Ódú: The Best of What’s Next

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Ódú: The Best of What’s Next

Outward pop music doesn’t usually succeed under what Sally Ó Dúnlaing refers to as Ireland’s musical “glass ceiling.” While there’s a huge per-capita level of talent, successful Irish pop is still rare. And even at a time when Irish electro-pop artists led by the likes of Róisín Murphy and Young Wonder have broken through, guitar bands and traditional folk acts still rule the scene.

Ó Dúnlaing makes music as Ódú and while she grew up in Coastal Ireland, she was born in New York to English and Irish parents. Her debut EP, Conversations, was released on February 24th and is filled with dark-yet-danceable pop songs about conflict, misunderstandings and heated emotion.

But before she turned to music, Ó Dúnlaing thought she would be writing plays or acting on stage for a living. She says her scripts were always ensemble- and character-driven. The dialogues that formed her plays, spawned the songs that she writes as Ódú and can be seen as ruminations on her pushing forward as a pop singer in Ireland.

“A lot of my plays were about groups of people who can’t communicate with each other properly, and the decisions that people can make. It all comes out in the end, so a lot of inner-monologue songs and all that sort of stuff,” said Ó Dúnlaing.

Ó Dúnlaing lived in New York City’s Greenwich Village for the first two years of her life while her father taught at NYU and her mother was studying history. Her well-travelled parents met in England and moved to the west coast in Santa Barbara before resettling to New York.

“My mom was listening to a lot of really great records and music at that time,” Ó Dúnlaing says. “Madonna was really big then… and so there was a lot of that kind of [music] coming into the house.”

The family moved back to Ireland in the late ’80s and Ó Dúnlaing grew up in the seaside town of Bray, in County Wicklow. While she remembered bits and pieces of New York, Ireland quickly became her home, and she and her friends spent most of their time at the chilly beaches.

“I think it was always destined that I would come back here,” she says. “There’s an amazing music scene around Dublin… I’ve been really lucky to be a part of it. It’s relatively small, but incredibly talented at the same time.”

Over the past few years, Ó Dúnlaing has taught music, gigged around Dublin, toured Ireland’s healthy cover band circuit, and generally fought an internal battle over whether she could or should pursue making an album of original songs.

“It’s the thoughts that we allow to enter into our head all the time; the classic ‘imposter syndrome,’” she explained. “[I was] trying to find ways to avoid facing what I actually wanted to do, in case it ended up going wrong, or in case I realized I wasn’t good enough or it didn’t go anywhere.”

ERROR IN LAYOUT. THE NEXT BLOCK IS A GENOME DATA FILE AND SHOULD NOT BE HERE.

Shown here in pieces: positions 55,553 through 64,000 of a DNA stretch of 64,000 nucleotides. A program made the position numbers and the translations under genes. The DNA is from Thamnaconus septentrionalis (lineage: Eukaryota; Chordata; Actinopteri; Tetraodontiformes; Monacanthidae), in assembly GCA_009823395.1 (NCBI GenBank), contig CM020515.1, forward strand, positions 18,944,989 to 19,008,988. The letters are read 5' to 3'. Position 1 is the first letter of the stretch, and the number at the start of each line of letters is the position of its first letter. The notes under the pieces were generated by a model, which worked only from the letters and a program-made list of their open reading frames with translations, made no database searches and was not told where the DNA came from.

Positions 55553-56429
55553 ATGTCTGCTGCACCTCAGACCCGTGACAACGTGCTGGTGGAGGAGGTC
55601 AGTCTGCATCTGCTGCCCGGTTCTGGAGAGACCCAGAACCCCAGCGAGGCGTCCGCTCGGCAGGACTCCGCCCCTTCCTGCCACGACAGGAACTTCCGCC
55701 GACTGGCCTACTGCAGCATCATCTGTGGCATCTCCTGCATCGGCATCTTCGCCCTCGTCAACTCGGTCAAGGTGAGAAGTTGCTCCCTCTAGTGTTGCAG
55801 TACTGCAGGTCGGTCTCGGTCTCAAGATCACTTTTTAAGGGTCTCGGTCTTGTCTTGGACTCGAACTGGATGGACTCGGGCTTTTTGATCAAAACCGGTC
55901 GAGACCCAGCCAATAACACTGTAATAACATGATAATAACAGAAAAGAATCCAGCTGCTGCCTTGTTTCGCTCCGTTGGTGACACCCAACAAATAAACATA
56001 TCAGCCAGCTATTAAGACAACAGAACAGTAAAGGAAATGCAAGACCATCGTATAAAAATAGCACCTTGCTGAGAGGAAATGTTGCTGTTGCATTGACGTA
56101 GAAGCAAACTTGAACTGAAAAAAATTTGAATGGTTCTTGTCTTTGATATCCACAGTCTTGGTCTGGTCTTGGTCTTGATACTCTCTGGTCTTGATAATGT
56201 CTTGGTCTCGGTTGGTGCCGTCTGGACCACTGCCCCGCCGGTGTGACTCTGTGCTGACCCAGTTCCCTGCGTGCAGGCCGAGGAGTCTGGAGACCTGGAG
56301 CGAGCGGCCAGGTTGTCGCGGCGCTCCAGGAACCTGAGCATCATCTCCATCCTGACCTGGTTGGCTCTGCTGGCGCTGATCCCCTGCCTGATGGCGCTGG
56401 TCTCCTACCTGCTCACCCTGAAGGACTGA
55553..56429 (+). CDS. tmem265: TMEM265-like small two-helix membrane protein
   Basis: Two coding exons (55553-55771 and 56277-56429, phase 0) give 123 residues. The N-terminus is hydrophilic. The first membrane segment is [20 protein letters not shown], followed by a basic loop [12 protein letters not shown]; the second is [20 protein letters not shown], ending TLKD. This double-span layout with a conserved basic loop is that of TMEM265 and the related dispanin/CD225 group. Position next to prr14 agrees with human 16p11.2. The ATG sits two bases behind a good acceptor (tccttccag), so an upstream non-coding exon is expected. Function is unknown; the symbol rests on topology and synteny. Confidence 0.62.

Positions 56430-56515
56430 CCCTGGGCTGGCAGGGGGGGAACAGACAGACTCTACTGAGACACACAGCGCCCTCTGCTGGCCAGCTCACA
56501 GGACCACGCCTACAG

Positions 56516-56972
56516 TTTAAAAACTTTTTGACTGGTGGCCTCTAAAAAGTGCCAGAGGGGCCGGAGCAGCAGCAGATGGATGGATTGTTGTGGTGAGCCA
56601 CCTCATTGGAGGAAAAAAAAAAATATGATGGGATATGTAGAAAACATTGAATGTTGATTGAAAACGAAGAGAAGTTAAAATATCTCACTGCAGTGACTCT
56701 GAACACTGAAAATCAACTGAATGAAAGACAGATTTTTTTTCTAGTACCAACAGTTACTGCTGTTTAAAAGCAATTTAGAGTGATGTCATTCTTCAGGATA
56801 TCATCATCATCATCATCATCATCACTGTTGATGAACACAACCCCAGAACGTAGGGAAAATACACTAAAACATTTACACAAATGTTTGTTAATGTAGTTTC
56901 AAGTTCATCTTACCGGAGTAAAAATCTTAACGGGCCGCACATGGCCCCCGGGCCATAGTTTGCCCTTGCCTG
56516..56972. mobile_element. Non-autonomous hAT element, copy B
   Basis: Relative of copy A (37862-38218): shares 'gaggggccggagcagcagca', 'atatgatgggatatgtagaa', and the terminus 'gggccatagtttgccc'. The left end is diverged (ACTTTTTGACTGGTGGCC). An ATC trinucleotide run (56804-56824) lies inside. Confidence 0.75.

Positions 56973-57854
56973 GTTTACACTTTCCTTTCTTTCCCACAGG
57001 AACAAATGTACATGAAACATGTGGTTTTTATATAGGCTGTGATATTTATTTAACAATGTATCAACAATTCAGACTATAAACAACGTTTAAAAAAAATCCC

“Different,” her debut single, is an introspective, conversational debate over whether a lover is truly the one. Ódú sings over a bass and xylophonic staccato synth beat: “Love is only a drug/ If you’re not enough/ Then, baby, it’s gonna get rough.” It comes across like an on-stage soliloquy that harkens to Annie Lennox, but also early Madonna.

Conversations’s opening track, “Feed You Lies,” speaks directly to her insecurity and anxiety of how people will react to her art. She has reined in her demons, but they still pop up from time to time. She thinks about how the Irish have an aversion to music not perceived as cool or having an edge. And as Ó Dúnlaing sees it, pop music is perceived as “dirty.”

“In Ireland we have this thing called ‘slagging,’” she explained. “When you slag someone off, you’re basically taking the piss out of them and making fun of them. There is very much this idea in Ireland of ‘don’t get notions about things.’ That’s a really Irish expression. A lot of people just don’t really want to step outside the box.”

Eventually Ó Dúnlaing decided that success or acceptance shouldn’t be her goal, but rather the journey to prove she could write songs, record them and release a collection of music that was personal to her. While this has added to the anxiety that keeps her up at night. She’s curious to find out how listeners react, and whether they identify with her original intentions or create their own, new interpretation.

“Even if it all goes to pot or even if it doesn’t really go anywhere—it isn’t the point,” she said. “It’s the experience of doing all that and knowing that I could. Like, ‘Yeah, you did that, Sally. You put that shit out there.’”

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